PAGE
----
The Cardinal Newman Society’s Catholic Is Our Core initiative provides information about the controversial Common Core standards and concerns about their impact on Catholic schools and students. A brief overview of the concerns is addressed in “10 Facts Every Catholic Should Know About the Common Core”.

Catholic Education Daily is an online publication of The Cardinal Newman Society. Click here for email updates and free online membership with The Cardinal Newman Society.

email updates and free online membership with The Cardinal Newman Society.

Thursday, March 19, 2015

Saint Joseph Litany.

Lord, have mercy. Lord, have mercy.
Christ, have mercy. Christ, have mercy.

Lord, have mercy. Lord, have mercy.
Jesus, hear us. Jesus, graciously hear us.

God, the Father of Heaven, Have mercy on us.
God, the Son, Redeemer of the world, Have mercy on us.

God, the Holy Spirit, Have mercy on us.
Holy Trinity, One God, Have mercy on us.
Holy Mary, pray for us.
Image result for saint joseph picture
St. Joseph,

Illustrious son of David,

Light of Patriarchs,

Spouse of the Mother of God,

Chaste guardian of the Virgin,

Foster father of the Son of God,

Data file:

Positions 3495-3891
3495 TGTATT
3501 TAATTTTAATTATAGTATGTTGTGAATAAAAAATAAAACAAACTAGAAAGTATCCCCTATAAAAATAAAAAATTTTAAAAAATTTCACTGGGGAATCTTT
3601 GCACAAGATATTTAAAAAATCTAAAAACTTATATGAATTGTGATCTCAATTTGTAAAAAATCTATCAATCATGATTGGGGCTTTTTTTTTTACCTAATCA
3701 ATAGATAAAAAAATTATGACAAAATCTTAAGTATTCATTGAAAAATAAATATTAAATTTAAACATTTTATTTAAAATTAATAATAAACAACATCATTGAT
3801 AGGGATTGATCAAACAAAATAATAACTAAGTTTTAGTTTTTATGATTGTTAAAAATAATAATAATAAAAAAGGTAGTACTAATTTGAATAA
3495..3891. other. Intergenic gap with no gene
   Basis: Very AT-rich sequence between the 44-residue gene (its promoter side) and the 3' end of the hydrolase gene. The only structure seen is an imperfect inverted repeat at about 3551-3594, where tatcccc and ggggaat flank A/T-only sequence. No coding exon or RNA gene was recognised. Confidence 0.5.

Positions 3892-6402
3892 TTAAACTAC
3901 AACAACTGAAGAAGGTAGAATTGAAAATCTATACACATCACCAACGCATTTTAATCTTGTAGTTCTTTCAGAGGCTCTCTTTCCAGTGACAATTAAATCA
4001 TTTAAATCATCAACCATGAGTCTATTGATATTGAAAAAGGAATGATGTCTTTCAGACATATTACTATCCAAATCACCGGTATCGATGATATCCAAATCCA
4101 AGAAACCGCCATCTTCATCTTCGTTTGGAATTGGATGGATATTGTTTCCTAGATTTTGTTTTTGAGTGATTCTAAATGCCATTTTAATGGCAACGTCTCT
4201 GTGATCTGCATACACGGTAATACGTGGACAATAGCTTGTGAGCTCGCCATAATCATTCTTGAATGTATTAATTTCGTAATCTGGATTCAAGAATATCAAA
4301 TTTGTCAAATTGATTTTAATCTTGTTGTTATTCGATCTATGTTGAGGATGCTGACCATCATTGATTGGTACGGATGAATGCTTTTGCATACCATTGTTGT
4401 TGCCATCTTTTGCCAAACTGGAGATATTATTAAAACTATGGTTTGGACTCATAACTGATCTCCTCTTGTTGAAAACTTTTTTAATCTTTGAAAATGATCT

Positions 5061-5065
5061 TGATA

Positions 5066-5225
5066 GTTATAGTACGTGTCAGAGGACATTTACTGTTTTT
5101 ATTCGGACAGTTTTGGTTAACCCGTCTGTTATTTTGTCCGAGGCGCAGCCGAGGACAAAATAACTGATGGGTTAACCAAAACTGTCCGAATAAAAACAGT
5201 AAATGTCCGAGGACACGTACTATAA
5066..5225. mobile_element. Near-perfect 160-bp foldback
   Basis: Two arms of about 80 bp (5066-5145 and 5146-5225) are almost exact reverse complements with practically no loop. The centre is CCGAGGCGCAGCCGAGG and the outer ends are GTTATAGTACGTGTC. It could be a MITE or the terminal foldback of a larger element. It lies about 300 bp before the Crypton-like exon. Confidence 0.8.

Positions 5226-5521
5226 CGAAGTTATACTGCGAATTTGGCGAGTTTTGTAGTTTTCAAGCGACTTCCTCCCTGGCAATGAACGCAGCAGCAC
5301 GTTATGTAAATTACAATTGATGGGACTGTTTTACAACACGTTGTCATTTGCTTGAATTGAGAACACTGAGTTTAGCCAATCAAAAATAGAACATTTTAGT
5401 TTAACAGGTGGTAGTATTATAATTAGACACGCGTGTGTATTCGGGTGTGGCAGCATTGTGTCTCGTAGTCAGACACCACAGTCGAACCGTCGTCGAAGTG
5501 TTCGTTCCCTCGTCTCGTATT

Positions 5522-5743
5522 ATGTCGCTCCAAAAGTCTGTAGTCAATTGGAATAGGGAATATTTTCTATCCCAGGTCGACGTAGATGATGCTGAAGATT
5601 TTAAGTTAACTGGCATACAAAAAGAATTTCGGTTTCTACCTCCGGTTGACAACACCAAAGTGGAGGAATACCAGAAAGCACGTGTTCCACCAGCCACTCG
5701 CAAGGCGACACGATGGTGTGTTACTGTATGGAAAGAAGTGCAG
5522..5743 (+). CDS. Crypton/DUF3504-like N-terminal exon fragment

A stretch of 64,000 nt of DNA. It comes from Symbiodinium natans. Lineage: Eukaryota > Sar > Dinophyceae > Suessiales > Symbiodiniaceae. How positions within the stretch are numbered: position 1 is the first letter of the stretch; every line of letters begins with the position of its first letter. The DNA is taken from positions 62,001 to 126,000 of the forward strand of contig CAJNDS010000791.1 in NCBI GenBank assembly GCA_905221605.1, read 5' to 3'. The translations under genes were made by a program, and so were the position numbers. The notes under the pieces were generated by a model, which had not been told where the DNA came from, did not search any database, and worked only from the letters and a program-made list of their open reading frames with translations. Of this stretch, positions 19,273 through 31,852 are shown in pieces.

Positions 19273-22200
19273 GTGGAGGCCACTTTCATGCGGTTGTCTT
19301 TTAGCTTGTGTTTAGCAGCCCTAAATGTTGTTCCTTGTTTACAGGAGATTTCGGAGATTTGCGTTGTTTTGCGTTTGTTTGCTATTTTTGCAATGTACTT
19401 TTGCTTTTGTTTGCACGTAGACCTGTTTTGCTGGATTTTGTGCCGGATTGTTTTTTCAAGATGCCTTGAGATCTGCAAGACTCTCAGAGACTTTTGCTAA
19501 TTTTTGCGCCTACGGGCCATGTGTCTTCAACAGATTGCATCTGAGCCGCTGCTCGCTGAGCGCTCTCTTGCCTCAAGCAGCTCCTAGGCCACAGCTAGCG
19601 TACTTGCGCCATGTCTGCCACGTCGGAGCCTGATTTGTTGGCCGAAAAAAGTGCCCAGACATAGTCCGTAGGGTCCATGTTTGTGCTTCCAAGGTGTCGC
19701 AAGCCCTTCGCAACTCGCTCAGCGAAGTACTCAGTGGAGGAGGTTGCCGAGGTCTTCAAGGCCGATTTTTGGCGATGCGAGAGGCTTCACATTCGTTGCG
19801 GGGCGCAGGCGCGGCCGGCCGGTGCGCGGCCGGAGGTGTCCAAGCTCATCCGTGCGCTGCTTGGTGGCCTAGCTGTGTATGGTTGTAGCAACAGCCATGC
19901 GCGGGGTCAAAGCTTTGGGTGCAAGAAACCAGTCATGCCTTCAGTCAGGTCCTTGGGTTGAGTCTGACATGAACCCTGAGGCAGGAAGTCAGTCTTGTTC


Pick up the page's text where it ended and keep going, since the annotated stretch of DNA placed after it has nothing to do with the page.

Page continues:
Diligent protector of Christ,

Head of the Holy Family,

Joseph most just,

Joseph most chaste,

Joseph most prudent,

Joseph most strong,

Joseph most obedient,

Joseph most faithful,

Mirror of patience,

Lover of poverty,

Model of artisans,

Glory of home life,

Guardian of virgins,

Pillar of families,

Solace of the wretched,

Hope of the sick,

Patron of the dying,

Terror of demons,

Protector of Holy Church,

Lamb of God, who take away the sins of the world:
- spare us, O Lord.
Lamb of God, who take away the sins of the world:
- graciously hear us, O Lord.
Lamb of God, who take away the sins of the world:
- have mercy on us.

V. He made him the lord of his household.

R. And prince over all his possessions.

Let us pray, --- O God, in your ineffable providence you were pleased to choose Blessed Joseph to be the spouse of your most holy Mother; grant, we beg you, that we may be worthy to have him for our intercessor in heaven whom on earth we venerate as our Protector: You who live and reign forever and ever.

Saint Joseph, pray for us.

Tuesday, March 17, 2015

Lorica of Saint Patrick

St. Patrick icon


Lorica of Saint Patrick I arise today
Through a mighty strength, the invocation of the Trinity,
Through a belief in the Threeness,
Through confession of the Oneness
Of the Creator of creation.

I arise today
Through the strength of Christ's birth and His baptism,
Through the strength of His crucifixion and His burial,
Through the strength of His resurrection and His ascension,
Through the strength of His descent for the judgment of doom.

I arise today
Through the strength of the love of cherubim,
In obedience of angels,
In service of archangels,
In the hope of resurrection to meet with reward,
In the prayers of patriarchs,
In preachings of the apostles,
In faiths of confessors,
In innocence of virgins,
In deeds of righteous men.

I arise today
Through the strength of heaven;
Light of the sun,
Splendor of fire,
Speed of lightning,